Jane Dupree
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Jane Dupree

Nashville, TN | Established. Jan 01, 1999 | INDIE

Nashville, TN | INDIE
Established on Jan, 1999


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This band has not uploaded any videos



"On the Verge of Madness"

Last nights dj 's Jane Dupree and DJ 50 was a glimpse of the great things to come. These woman rocked the place with ambient and upbeat music and though the crowd was small, it was like being in an up scale New York club. Can't wait to come back for the next Monday night madness! Oh yes, DJ 50 is one of their regular bartenders....who is equally entertaining as a bartender! - Nashville Scene

"The Old School Reunion Celebrates the Legacy of Nashville’s After-Hours Clubs"

Saturday, the Old School Reunion — a dance party benefiting the Nashville LGBT Chamber of Commerce and commemorating our onetime after-hours strongholds — takes place in the Blue Room at Third Man Records. DJs include respected locals Jane Dupree, Lance G, Josh Jones, Daddy Bob, Ashley Power, Keith Windham and at least one special guest to be announced. But what is it that we’re celebrating?

Picture the Nashville nightclub scene of the late ’90s and early Aughts, where Y2K and 9/11 served as giant-ass signifiers for the end of the Clinton era and a stark shift in attitudes toward leisure. The clanging pots-and-pans dubby sound of the X-Beat era had given way to circuit parties — dance parties lasting 24 hours or more — fueled by the fraternal twins of crystal meth and GHB, and the parties themselves started to contract to a smaller, more manageable scale.

We still had the Mother Church of nightlife, The Connection — at least for a little while, before its owners retreated back to Louisville. You have to start with The Connection to get to the story of the after-hours scene, because its existence is anathema to the current micro-focused nightclub experience. It was monstrous, billing itself convincingly as the largest club in the country, with a big theater for drag shows and pageants, a monster dance floor for the biggest in big room house (DJs’ terminology for circuit anthems and U.K.-influenced progressive house with vocal-focused diva turns made in reaction to X-Beat, not to be confused with the sounds that were polarizing the EDM world in 2013 and 2014), and a country bar in front for those for whom line dancing did not mean coke-enhanced dance parties.

Last call at 2:30 a.m. was always a bummer, but it served as the pivot point of the evening. You could go to Cafe Coco or Waffle House if you were hungry. You could certainly go home, or to someone else’s home, and see whether that syncopated boom-boom was the music or the throb of your heart as it careened into what might be love. But let’s say that the music still called to you, that the visceral response that tickled the back of your brain when a disco diva whispered “Maybe tonight, yes?” couldn’t be satisfied by dancing within the boundaries for alcohol sales set by the state of Tennessee. After The Connection, The Chute, The Mix Factory and Graham Central Station had to shut down for the night, we had other options: after-hours clubs.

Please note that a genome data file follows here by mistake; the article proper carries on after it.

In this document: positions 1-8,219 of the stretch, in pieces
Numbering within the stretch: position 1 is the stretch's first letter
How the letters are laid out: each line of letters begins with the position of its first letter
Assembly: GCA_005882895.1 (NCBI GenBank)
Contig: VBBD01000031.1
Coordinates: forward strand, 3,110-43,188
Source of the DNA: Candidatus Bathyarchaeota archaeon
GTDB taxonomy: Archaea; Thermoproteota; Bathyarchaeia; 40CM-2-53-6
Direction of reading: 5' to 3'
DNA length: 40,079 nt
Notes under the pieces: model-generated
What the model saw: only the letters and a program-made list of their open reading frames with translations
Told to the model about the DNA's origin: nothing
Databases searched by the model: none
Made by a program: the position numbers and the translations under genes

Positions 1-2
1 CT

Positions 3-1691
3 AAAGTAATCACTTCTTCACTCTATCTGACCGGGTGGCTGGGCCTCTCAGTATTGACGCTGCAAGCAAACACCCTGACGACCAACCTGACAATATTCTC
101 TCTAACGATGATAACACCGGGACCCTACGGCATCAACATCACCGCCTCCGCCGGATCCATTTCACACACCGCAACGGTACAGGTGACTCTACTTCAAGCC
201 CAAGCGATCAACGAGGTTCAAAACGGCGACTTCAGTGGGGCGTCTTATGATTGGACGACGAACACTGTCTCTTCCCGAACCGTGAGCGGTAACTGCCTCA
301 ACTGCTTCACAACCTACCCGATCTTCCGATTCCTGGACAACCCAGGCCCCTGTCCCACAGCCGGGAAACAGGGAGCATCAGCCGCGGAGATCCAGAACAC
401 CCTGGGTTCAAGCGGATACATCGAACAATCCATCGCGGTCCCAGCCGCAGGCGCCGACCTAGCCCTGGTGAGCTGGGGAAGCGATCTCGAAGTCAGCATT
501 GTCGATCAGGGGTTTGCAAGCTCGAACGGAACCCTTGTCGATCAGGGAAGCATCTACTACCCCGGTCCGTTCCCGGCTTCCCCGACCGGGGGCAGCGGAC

Some saw fit to tar the entire after-hours scene with one brush, describing its clubs as freak-laden drug dens and havens for polymorphously perverse free-for-alls. These incredibly judgy, reactionary phrases sounded like the rhetoric of people who would never set foot in a proper club to begin with, or worse, people who couldn’t imagine going to a dance club without adult beverages. For those kinds of folks, it was never about the music. The music is what made those nights special, and it keeps the memories of the years when we had The Zone, eXceSs (and its basement sub-club, Orbit), Katatonic and Kiss at the 508 Late Night Lounge alive and close to the heart — and never far from the part of the brain responsible for the shaking of ass.

While traditional nightclubs stuck to house hits, big room boomers, remixed R&B and Eurobeat, after-hours spots had the freedom to get weirder with it, delving into subgenres that got stranger, or more aggressive, or more euphoric. Freed from the commercial considerations of alcohol sales and buoyed by the still-new technology of CD burning — which allowed DJs to bring more variety to their sets as well as streamline the amount of stuff they had to bring with them to the club — whole new vistas were opened up.

If you wanted harder sounds, like proper breaks and maybe some tweaky acid or aggressive house, Katatonic fit the bill nicely. If you thrilled to the prettier side of trance, or the more feminine twirls of Hi-NRG, then Kiss was your destination. And eXceSs/Orbit was where moving between floors popped you into completely different scenes, where speed garage battled against epic circuit vibes, only for a funky Miami-style bass line from Deep South to come in to settle any scores and keep the people dancing ’til after the sun came up.

This was before hookup apps, you must understand. Before perjurer and social eugenicist Rudy Giuliani killed off New York’s nightlife, leaving its death throes to spread throughout the country. Before the extensive proliferation of cellphones and social media. Before bottle service and bachelorette parties took root everywhere. Before the rally and resurgence of drag, thanks to a rebranding by the RuPaul empire that saved the modern gay club as we know it.

This was a time when staggering out into the sun and seeing folks driving by on their way to church felt like a victory against the forces of normalcy and boredom. - JASON SHAWHAN

"The Congress Club"

Cool Women Doing Cool Things: Meet Jane
By: Rachel Bubis

Jane Dupree is at the top of her game.

Born in Jackson, TN, she moved to Middle Tennessee at age 17 to go to MTSU, and got her start working for the college radio station. Now, she headlines her own shows and has played events with God-Dess & She, Martha Wash, Morgan Page, Questlove, Richard Vission, Bad Boy Bill, Junior Vasquez, The Crystal Method, DJ Funk, Figure, Dieselboy, Star Eyes, BT, DJ Rap, Stacy Kidd, Athens Boys Choir, Superstar DJ Keoki, American Idol Ashton Jones, DJ Trashy, Charles Feelgood, and Vanessa Carlton, to name a few.